NEW YORK — A New York judge has rejected a bid by Donald Trump to sue author and columnist E. Jean Carroll on the grounds that her defamation case against him in 2019 was baseless — a ruling that accused the former president of causing repeated delays to keep a sensitive matter from moving closer to trial.
Carroll’s lawsuit has also been held up by the Justice Department’s bid to intervene as counsel on Trump’s behalf, an effort based on the argument that he was acting in his official capacity as a federal employee when he made comments disparaging Carroll. Trump’s remarks were in response to Carroll’s allegation that he had raped her in Manhattan decades prior — an accusation Trump denies.
Allowing Trump’s counterclaim against Carroll to proceed “would make a regrettable situation worse by opening new avenues for significant further delay,” U.S. District Court Judge Lewis A. Kaplan wrote in a ruling that was docketed Friday.
Carroll’s sole claim of defamation “could have been tried and decided — one way or the other — long ago,” the ruling said.
Trump’s obstructive actions in the Carroll proceeding, which began in a New York state court three years ago, “have had a dilatory effect and, indeed, strongly suggest that he is acting out of a strong desire to delay any opportunity [Carroll] may have to present her case against him,” Kaplan added.
Trump’s allegedly damaging comments — calling Carroll a liar and insisting that he had never even met her — were made in response to allegations in her 2018 memoir “What Do We Need Men For? A Modest Proposal.”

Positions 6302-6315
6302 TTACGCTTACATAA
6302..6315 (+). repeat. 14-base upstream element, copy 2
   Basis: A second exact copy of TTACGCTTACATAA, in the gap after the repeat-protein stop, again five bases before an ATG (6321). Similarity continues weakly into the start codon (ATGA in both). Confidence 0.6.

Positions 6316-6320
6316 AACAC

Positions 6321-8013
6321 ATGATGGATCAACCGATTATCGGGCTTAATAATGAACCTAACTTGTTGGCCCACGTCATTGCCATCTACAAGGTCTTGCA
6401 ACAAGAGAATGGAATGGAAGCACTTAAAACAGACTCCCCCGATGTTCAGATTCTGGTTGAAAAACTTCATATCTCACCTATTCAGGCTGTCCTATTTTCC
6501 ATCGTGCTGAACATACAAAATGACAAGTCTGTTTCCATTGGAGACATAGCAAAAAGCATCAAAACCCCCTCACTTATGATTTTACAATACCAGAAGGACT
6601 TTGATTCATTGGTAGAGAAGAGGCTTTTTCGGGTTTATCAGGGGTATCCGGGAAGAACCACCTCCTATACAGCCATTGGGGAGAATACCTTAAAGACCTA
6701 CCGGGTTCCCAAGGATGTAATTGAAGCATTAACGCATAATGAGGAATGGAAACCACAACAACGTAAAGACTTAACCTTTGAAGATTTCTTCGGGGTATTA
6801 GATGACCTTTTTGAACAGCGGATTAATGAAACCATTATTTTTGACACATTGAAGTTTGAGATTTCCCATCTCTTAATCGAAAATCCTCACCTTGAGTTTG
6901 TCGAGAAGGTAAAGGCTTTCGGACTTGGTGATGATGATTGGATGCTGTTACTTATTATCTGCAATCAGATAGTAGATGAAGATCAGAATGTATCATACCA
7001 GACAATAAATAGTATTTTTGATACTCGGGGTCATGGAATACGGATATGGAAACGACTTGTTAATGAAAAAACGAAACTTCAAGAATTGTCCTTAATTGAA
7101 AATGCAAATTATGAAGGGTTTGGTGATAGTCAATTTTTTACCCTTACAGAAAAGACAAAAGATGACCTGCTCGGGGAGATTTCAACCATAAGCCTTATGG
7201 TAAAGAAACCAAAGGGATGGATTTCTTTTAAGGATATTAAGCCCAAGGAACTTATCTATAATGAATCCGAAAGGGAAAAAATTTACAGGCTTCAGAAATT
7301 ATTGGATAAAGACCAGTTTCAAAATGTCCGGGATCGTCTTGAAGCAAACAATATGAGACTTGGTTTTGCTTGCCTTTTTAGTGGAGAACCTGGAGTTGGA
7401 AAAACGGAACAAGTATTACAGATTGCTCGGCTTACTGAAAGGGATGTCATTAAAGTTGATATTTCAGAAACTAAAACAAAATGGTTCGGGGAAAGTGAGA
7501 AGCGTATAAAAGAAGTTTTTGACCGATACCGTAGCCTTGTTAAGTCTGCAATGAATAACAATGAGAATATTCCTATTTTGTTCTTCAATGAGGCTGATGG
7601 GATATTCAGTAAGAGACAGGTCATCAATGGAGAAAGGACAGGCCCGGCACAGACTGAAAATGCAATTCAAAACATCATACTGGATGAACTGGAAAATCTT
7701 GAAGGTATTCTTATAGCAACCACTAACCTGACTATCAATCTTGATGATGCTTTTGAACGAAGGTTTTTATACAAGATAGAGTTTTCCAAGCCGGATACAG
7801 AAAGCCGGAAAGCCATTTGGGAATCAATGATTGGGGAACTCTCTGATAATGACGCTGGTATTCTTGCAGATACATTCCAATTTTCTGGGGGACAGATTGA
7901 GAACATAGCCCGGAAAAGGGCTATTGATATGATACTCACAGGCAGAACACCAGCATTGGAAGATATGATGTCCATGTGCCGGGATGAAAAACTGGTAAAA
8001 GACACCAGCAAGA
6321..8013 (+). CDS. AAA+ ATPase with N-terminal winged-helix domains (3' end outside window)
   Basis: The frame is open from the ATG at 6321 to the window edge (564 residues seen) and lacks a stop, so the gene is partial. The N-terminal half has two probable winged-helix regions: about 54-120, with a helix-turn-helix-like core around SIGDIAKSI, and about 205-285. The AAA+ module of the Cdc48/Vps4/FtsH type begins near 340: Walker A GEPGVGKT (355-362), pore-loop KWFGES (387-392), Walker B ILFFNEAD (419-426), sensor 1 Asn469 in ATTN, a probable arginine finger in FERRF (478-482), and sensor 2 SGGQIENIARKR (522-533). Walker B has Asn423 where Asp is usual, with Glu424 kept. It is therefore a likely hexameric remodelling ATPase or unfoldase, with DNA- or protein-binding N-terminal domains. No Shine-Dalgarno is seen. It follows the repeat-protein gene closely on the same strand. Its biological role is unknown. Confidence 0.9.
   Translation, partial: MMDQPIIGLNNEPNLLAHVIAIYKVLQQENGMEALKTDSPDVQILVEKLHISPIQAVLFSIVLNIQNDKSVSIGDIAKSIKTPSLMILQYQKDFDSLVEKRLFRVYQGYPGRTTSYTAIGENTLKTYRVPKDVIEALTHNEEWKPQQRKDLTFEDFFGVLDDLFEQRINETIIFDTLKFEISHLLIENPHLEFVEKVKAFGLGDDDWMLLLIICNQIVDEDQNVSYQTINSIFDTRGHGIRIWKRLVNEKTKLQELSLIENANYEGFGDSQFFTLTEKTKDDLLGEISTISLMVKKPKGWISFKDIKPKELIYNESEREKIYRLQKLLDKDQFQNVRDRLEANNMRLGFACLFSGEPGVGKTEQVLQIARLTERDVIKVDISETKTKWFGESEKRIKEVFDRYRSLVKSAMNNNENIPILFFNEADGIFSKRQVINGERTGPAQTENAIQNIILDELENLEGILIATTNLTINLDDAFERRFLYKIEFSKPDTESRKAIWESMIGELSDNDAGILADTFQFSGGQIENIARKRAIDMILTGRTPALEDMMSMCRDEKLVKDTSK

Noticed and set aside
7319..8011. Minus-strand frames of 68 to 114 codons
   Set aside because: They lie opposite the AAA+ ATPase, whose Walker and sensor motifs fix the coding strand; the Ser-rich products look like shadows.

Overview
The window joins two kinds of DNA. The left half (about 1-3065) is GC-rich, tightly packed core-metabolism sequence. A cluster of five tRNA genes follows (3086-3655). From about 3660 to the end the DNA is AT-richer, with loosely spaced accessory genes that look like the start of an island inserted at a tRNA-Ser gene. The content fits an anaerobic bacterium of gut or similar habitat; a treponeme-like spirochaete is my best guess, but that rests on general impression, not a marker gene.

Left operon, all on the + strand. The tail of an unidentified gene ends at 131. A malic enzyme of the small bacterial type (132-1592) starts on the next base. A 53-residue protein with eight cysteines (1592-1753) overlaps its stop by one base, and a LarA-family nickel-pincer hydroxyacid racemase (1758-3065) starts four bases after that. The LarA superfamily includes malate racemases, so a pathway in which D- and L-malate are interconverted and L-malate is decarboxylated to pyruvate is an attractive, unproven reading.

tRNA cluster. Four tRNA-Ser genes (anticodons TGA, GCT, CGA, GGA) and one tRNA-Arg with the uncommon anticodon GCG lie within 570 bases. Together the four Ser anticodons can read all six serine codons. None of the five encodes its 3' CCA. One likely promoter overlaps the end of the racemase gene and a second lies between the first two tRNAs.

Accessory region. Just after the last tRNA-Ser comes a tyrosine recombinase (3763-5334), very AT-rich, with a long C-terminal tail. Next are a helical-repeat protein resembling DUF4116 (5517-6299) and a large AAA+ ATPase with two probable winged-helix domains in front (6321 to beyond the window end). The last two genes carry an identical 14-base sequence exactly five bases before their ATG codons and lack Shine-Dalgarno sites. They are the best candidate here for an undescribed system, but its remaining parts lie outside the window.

Carroll wrote that Trump, then a well-known real estate tycoon, raped her in a dressing room at the Bergdorf Goodman department store in the 1990s after a chance encounter.
Trump’s attorney, Alina Habba, said in a statement that his legal team will prove at trial that “the plaintiff’s claims have absolutely no basis in law or in fact.”
In a previous decision, Kaplan denied the Justice Department’s request to take the case over from Trump’s personal lawyers — which would have the procedural effect of ending the lawsuit, because the “sovereign immunity” doctrine generally protects a government employee from liability over actions taken in their official capacity. The 2nd Circuit Court of Appeals has heard arguments on that issue but has not yet ruled.
Carroll is not seeking Trump’s deposition before trial, but she has asked for his DNA sample for comparison to biological matter found on a dress she said she wore on the day of the alleged assault.